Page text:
Over the next few months, the nation's three biggest banks will start rolling out ATMs that will let customers withdraw currency using their smartphones instead of debit cards — the latest step toward a future in which phones could replace bank branches and wallets.
"My boys are 5 and 6 — I don't think they'll carry around plastic when they grow up," said Michelle Moore, head of digital banking for Bank of America, which plans to make cardless ATMs widely available as early as May.
San Francisco banking giant Wells Fargo plans to offer cardless access at a limited number of ATMs by this summer and at all ATMs by the end of the year. Most of JPMorgan Chase's ATMs will start offering cardless access sometime in the second half of the year.

Cash machines that work with a phone instead of a card aren't new, but they are rare. Downtown L.A.'s City National Bank unveiled cardless ATMs in 2013, and a few regional banks have followed suit over the last year, but the number of cardless ATMs now stands in the low thousands nationwide.
Soon, they'll be much more common, especially in Los Angeles, where Bank of America, Wells Fargo and JPMorgan Chase each have hundreds of ATMs and hold nearly half of all bank deposits. Nationwide, they have a combined 47,000 ATMs, more than 10% of the nation's cash machines.
The banks' entry into cardless ATMs comes as a small but growing number of Americans are using their phones to send money to one another and to make purchases using so-called mobile wallet apps such as Apple Pay and Android Pay.
It also comes as banks are trying to push customers to do more transactions online, on their phones or through ATMs — all of which are less expensive than transactions done at branches staffed with tellers.
Just as with mobile wallet payments, which make up a tiny fraction of payments overall, analysts expect using a phone to get cash from an ATM probably will start out as a little-used novelty.
But over the longer term, it could be one more application that will make customers feel comfortable using their devices as financial tools, leading to a general growth in mobile banking, said Mark Schwanhausser, a director at consulting firm Javelin Research & Strategy.
"You're acclimating people to the techniques of mobile payments," he said. "It's like a mobile wallet on training wheels."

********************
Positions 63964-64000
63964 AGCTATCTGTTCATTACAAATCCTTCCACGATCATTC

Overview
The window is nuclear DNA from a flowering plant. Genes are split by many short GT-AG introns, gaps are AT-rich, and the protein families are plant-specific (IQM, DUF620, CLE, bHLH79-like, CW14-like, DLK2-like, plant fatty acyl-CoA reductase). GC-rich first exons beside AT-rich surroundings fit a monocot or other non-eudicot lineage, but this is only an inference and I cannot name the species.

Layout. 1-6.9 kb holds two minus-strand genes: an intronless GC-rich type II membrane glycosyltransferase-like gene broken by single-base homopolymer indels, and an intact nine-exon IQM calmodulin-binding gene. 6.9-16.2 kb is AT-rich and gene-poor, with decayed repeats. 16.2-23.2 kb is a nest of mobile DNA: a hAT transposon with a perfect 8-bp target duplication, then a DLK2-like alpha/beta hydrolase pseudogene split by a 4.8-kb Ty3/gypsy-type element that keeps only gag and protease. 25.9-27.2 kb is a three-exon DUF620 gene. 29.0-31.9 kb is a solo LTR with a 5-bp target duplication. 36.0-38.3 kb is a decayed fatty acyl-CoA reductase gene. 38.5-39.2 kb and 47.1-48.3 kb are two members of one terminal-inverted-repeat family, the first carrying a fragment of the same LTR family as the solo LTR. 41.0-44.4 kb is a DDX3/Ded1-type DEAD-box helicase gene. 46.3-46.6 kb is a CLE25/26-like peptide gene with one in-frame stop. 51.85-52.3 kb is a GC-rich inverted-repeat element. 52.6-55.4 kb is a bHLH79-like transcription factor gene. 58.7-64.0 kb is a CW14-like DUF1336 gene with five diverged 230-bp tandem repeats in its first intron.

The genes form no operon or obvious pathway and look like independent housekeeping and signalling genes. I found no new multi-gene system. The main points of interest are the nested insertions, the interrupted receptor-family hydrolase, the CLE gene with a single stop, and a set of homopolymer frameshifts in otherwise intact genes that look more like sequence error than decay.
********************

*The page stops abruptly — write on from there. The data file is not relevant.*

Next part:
Banks will offer cardless access to ATMs using either near-field communication — the tap-to-pay technology used in Apple Pay and Android Pay that connects phones with credit card payment terminals — or codes that customers get through their bank's mobile app.
Using near-field communication, or NFC, a customer would sign in to a mobile wallet or bank app, then physically tap the phone on the ATM and enter a PIN.
Bank of America and Wells Fargo plan to roll out NFC access this year, though it will be available only at ATMs equipped with NFC readers.
Wells Fargo expects more than a third of its 13,000 ATMs will have those readers by the end of the year, while more than half of Bank of America's 16,100 ATMs are already NFC equipped.
Chase also has an NFC system in the works, though spokesman Michael Fusco said he's not sure when it will roll out.
For now, Chase is starting with a code-based system, which requires a software update for ATMs but no new hardware. Wells Fargo will start offering code-based access late this year.
Those systems require customers to sign in to their bank's mobile app, request an access code and then type that seven- or eight-digit number into an ATM.
The codes can be used once and expire in about 10 minutes, features that aim to prevent codes from being stolen or misused.
"After that small window of time, it's a meaningless set of digits that can't be used again," said Jonathan Velline, head of ATM banking for Wells Fargo.
Though customers might worry about seeing their bank accounts pillaged if their phone is lost or stolen, Ed O'Brien, a director at bank consulting firm Mercator Advisory Group, said accessing an ATM with a phone could prove more secure than using a card.
Fraudsters can steal debit card numbers and PINs by installing tiny devices on ATMs — a crime known as skimming. Industry estimates put bank losses from ATM fraud at $1 billion in 2008, and it probably has grown since then, according to Mercator.
"The magnetic stripe has an issue of security. Someone can duplicate a magnetic stripe, which does happen all too often," O'Brien said.
But if a phone is stolen, a thief would have to get past a few layers of security to withdraw cash from an ATM. They'd need to unlock the phone, sign in to the mobile bank app or mobile wallet and, in most cases, know the customer's PIN.
As the banks prepare to launch cardless access, Bank of America and Chase also are working on more features set to be released later.
Both plan to allow customers to set up an ATM transaction in advance, cutting down on the amount of time they have to spend in front of the machine.
A customer could log in to his bank app and say he wanted to withdraw $150, and that he'd like a $50 bill, four $20s and two $10s — a feature that will be available as the banks also provide more ATMs stocked with multiple types of bills.
Once the transaction is set up, he could go to an ATM, tap his phone, grab the cash and move on. Schwanhausser of Javelin likened it to picking up tickets at will-call instead of buying them at the box office.
And O'Brien of Mercator said being able to spend less time at the ATM could also improve security.
"You get your money in 10 or 12 seconds. You're not having to look at whether someone is behind you, you don't have to hide your PIN," he said.